Seeing that his captors appeared to be a "very peaceable crowd" George decided to try to cultivate comradeship.

"....I tackled the most jovial looking of them. He seemed delighted to reply in Excellent English and introduced himself by saying that he had been a waiter in a London restaurant, adding that he was sure that he had met me before under happier circumstances. I could not refrain for leaving his happy delusion undeceived and at once recognised an old friend "Why its old Max" I said. "Why of course - don't you remember how you always asked for a mutton chop on Mondays" he replied, and thereupon all vestige of reserve went by the board and we were great friends. He explained to his comrades this fortuitous 'rencontre' and I was soon made to feel at home. Several proffered spare bandages and Max busied himself binding up a wound I had hitherto unnoticed. Others shared chocolate, tinned stuff and one insisted on my having a somewhat battered cigar, so that I felt quite at ease."

It hadn't yet sunk in that he was a prisoner of war - no-one had searched him and in Max he had found a guardian and protector. His captors were mostly students and impressed him by their stature and and quiet earnest manner. George remained in the dug-out overnight before being carried back to a Dressing Station in the rear trenches. There a medical officer re-dressed his wounds and offered him cognac. The two men fell into conversation using French as a common language.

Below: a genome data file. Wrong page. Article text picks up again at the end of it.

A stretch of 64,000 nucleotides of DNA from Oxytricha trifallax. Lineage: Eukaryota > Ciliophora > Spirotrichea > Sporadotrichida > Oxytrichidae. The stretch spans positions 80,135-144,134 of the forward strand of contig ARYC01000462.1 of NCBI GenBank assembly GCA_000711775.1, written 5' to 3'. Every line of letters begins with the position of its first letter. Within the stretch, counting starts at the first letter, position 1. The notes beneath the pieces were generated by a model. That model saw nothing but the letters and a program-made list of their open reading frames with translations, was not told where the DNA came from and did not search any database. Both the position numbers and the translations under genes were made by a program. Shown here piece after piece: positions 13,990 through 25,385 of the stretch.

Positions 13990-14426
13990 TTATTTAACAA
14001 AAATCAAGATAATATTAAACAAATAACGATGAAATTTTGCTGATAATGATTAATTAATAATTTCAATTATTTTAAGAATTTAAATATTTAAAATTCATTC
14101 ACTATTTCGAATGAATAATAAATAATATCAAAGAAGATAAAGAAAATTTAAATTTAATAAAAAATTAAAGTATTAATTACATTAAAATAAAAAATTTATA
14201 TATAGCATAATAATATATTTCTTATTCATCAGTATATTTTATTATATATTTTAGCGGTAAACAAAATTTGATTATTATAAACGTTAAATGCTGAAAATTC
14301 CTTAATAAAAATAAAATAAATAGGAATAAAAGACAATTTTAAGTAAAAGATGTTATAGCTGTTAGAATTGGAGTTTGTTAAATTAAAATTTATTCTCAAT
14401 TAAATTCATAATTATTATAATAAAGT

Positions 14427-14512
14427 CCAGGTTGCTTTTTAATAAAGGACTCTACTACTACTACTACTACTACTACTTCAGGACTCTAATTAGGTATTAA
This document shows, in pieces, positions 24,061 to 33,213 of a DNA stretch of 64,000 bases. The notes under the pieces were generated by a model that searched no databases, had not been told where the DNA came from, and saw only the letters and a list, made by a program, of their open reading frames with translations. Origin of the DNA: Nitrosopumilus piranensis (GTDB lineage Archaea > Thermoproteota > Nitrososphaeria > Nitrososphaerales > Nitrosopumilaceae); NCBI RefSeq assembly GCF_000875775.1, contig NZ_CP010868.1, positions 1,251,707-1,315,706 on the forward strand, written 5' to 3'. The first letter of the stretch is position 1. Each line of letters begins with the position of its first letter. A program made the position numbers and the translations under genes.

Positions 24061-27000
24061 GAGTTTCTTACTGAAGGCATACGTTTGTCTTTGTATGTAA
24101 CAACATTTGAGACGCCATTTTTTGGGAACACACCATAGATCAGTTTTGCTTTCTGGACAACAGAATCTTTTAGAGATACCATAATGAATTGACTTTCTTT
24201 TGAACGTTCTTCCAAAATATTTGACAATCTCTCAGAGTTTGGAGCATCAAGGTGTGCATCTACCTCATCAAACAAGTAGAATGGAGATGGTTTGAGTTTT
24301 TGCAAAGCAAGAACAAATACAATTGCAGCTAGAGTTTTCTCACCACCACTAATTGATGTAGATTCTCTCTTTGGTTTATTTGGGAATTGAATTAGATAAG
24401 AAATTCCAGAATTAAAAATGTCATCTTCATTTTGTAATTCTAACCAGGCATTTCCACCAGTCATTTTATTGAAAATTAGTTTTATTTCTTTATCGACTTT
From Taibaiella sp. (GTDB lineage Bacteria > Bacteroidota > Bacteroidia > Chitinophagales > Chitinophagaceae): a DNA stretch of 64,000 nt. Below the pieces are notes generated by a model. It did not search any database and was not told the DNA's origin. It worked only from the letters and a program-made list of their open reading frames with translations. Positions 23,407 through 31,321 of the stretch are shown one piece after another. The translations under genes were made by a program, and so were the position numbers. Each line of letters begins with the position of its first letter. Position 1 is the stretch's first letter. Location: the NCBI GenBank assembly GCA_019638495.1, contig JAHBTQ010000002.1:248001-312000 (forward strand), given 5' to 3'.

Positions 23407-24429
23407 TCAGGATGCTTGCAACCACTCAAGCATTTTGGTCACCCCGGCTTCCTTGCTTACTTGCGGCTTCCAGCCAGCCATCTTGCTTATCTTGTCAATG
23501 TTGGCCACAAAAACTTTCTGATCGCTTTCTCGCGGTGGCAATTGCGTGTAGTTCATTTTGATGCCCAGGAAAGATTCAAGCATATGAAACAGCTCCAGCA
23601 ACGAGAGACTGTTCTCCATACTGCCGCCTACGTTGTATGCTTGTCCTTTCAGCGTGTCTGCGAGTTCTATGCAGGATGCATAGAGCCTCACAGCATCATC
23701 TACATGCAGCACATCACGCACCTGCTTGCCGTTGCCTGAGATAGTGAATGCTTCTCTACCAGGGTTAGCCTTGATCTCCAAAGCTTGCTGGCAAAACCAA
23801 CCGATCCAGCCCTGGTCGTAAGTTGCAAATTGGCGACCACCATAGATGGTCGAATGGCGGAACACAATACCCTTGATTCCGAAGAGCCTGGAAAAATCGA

"On my stating that numbers of our fellows were lying out in No Man's Land he volunteered to go out with a search party and did so that night. The following morning he seemed quite annoyed and on my venturing to enquire the cause, said that he had always respected the English for their clean manner of fighting and that he was surprised to find that this was no longer so seeing that he and his stretcher bearers had been attacked from the rear by our patrols and had only escaped by precipitate flight. I assured him of the misunderstanding on the part of our fellows as to his intentions, and succeeded in mollifying his indignation."

The medical officer later arranged for George to be carried a distance of 4 miles (6km) down to a motor-ambulance. The kindness and consideration that had been afforded by the enemy up to this point had clearly surprised George. Remarkably, the further he travelled away from the front line, the harsher and less sympathetic his treatment became.